Page last updated at 23:10 GMT, Saturday, 27 August 2005 00:10 UK

'My mobile reassures me I'm OK'

Marcella Creedon using the device
Marcella Creedon says the system detects infections before she is ill

Cystic fibrosis patients are being helped to avoid hospital treatment by using a mobile phone to monitor their condition.

Marcella Creedon, aged 20, is one of those testing the daily checking system.

Marcella, who is studying to become a veterinary nurse at Bristol University, has been using the O2/e-San system CF for eight months.

"The system gives me a massive amount of reassurance," she said.

"It's great to know that the people who are looking after me can monitor my condition every day."

Marcella started to notice the effects of CF when she was 12.

"While I was at secondary school, I found it difficult to keep up with people. I had lots of chest infections and I had to take time off.

"It was particularly bad in the last two years of school. I didn't realise it at the time, but I also needed a liver transplant."

This is an exciting use of emerging technologies and providing real time data can only help the CF teams keep patients as healthy as possible
Rosie Barnes, Cystic Fibrosis Trust

Despite her illnesses, which needed regular hospital treatment, Marcella was able to gain a place at Bristol.

It was here that she received the liver transplant she needed.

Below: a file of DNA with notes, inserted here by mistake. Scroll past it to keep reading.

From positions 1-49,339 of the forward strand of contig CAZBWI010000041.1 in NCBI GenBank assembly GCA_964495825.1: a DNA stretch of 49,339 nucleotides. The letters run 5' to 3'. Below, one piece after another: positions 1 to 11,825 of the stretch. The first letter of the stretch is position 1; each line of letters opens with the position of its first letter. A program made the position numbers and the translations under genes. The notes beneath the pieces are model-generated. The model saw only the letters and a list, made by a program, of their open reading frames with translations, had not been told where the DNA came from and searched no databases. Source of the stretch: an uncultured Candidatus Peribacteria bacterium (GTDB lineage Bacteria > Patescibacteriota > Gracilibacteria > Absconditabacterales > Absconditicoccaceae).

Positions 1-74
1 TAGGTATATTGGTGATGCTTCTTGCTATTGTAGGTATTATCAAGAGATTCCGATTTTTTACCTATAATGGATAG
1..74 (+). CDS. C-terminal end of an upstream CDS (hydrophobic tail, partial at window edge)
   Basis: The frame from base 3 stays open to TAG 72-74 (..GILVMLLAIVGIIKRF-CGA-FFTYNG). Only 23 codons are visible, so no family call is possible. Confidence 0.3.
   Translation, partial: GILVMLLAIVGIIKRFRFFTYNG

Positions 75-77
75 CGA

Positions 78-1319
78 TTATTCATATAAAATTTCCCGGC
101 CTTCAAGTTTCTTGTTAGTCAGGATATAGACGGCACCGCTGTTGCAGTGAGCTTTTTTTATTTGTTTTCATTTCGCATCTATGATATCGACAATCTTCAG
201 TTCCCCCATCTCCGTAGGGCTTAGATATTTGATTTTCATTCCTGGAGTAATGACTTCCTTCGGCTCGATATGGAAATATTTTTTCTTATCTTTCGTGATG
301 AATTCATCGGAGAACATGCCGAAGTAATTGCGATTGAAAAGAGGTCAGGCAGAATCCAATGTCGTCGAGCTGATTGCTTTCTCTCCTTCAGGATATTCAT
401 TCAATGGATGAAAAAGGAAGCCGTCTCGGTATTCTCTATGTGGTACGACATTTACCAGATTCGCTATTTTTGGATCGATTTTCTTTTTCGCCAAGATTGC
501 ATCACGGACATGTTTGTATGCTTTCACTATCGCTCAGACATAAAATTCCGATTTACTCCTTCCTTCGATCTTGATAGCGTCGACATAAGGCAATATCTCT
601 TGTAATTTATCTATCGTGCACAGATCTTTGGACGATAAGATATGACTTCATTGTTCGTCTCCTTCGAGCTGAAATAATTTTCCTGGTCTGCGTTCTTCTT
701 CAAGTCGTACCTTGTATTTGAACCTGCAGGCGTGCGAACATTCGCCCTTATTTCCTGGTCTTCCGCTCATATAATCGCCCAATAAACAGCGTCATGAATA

She also began trialling the mobile phone technology, which comes attached to a lung function monitor.

Each night, Marcella blows into the machine. The readings are then sent to a hospital computer via the mobile phone.

She also sends in information about how she is feeling.

Doctors treating CF patients want to pick up "exacerbations", where infections lead to a worsening of lung function.

These are often not picked up until they are at an advanced stage and patients need to be given intravenous antibiotics.

But this study, carried out by doctors at Bristol Royal Infirmary, is aimed at picking up signs of infection early, allowing patients to be given oral antibiotics they can take at home.

If data shows two or three symptoms have worsened over three days, patients are classed as having an exacerbation.

They are then invited in to see a doctor and treated with a course of oral antibiotics.

Marcella says the system has already predicted the onset of two potentially serious lung infections.

"One night, after I'd used the system to send data about my symptoms to the team looking after me, they rang to tell me I was heading for an infection.

"I felt fine and didn't believe I was going to become ill."

Marcella didn't go to the hospital. But the next day she did become ill with a chest infection.

"The second time they rang to tell me the signs showed I was developing an infection, I went."

Lung function decline

So far, 30 patients are taking part in a trial of the system. Researchers hope a total of 50 will take part.

Dr Nabil Jarad, the consultant respiratory physician, said: "In general, the more severe the exacerbation, and the more frequent, the more rapid the decline of lung function, and the shorter the life expectancy will be.

"We don't know yet whether early intervention with oral antibiotics will delay mortality.

"But that would make intuitive sense."

The system costs up to 400 per patient, compared to up to 2,000 for a course of IV antibiotics.

Rosie Barnes, chief executive of the Cystic Fibrosis Trust, said: "We are constantly looking to improve treatments and care for the thousands of people living with CF.

"This is an exciting use of emerging technologies and providing real time data can only help the CF teams keep patients as healthy as possible.

"We look forward with great interest to seeing the results of the research study."


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